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Tianxia Workshop: The Post-Post-Cold War Era: History, Memory and Mass Culture (talk in Chinese)

May 11, 2011 - 4:30pm
Okimoto Conference Room, Encina Hall, East Wing, 3rd Floor

CEAS Colloquium, Spring 2010-2011This talk is part of the Tianxia Workshop series

Jinhua Dai Professor, Center for Comparative Literature and Culture and Director, the Center for Film and Cultural Studies, Peking University

NOTE: Talk in Chinese.This talk examines the entrenchment of the new hegemonic ideology by looking at a series of popularly acclaimed films such as Lust, Caution 《色,戒》, Message 《风声》, The Assembly 《集结号》 and Let the Bullets Fly 《让子弹飞》, as well as similarly popular television dramas. The talk will begin with narrative strategies, structural fautlines, and subject positioning in the films/dramas in question, and move on to discuss how they attempt to re-write 20th-century Chinese history and how the heterogeneous element of “revolution” is replaced by the imagination of an uninterrupted “modern China.” The talk will also consider audience reception in order to highlight the multiple dilemmas and discomfitures inherent in the subject positioning and self-fashioning of the “Chinese” within the world picture.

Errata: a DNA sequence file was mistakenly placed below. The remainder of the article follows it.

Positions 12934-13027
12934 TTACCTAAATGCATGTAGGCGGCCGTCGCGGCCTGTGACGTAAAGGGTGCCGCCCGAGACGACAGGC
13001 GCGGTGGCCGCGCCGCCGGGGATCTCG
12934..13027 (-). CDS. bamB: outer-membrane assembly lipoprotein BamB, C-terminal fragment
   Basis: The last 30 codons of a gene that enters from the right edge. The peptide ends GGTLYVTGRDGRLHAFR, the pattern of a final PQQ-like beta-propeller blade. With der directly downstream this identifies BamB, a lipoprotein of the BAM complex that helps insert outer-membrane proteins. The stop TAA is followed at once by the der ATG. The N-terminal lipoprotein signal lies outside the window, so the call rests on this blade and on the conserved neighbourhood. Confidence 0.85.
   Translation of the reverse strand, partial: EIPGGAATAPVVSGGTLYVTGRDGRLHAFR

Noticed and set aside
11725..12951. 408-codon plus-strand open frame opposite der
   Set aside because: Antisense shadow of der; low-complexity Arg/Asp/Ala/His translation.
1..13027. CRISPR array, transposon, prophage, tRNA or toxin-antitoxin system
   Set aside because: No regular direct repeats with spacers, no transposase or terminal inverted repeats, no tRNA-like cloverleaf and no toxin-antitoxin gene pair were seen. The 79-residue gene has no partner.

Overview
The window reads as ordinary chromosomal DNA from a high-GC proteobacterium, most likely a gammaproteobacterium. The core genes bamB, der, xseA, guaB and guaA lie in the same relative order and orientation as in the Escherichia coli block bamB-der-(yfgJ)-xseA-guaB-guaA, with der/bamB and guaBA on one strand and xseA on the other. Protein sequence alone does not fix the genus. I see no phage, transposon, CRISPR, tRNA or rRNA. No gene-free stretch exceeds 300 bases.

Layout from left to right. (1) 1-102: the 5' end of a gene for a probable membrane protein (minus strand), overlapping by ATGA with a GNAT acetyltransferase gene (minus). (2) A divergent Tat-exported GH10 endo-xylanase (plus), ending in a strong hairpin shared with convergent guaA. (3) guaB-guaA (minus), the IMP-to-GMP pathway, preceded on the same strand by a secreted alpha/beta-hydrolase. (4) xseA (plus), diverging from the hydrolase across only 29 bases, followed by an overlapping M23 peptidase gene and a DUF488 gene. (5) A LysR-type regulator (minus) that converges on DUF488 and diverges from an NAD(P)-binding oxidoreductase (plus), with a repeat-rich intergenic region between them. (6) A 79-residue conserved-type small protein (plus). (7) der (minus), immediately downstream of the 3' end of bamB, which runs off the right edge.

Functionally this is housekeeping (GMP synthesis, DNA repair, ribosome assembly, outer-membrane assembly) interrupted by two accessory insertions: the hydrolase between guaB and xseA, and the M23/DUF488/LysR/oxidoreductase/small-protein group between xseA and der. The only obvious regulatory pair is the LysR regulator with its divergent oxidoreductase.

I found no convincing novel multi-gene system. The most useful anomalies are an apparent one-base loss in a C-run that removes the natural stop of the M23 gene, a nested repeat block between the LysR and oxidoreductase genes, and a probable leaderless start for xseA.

May 6-11, 2011Stanford UniversityThe workshop will gather together a small group of distinguished scholars to engage in sustained conversations on the theoretical implications and practical values of the traditional Chinese vision of world order, or tianxia (all under heaven). This vision anchors a universal authority in the moral, ritualistic, and aesthetic framework of a secular high culture, while providing social and moral criteria for assessing fair, humanitarian governance and proper social relations. Varied discourses indebted to tianxia have resurfaced in modern China in quest of moral and cultural ways of relating to and articulating an international society. We believe that the Chinese vision may prove productive in exploring possibilities of world culture and literature in the tension-ridden yet interconnected world. In this workshop, we will examine the ways in which Chinese thinkers and writers have envisioned China’s place in and as world history and its new responsibility in the interstate world system.The workshop is co-sponsored by the Confucius Institute, the Department of East Asian Languages and Cultures, the Center for East Asian Studies, and the School of Humanities and Sciences. Major funding is provided by Stanford’s Presidential Fund for Innovation in the Humanities.Schedule and more event details at: contact Carmen Suen for more information.

Free and open to the public.

Event Sponsor: 
Center for East Asian Studies, Department of East Asian Languages and Cultures
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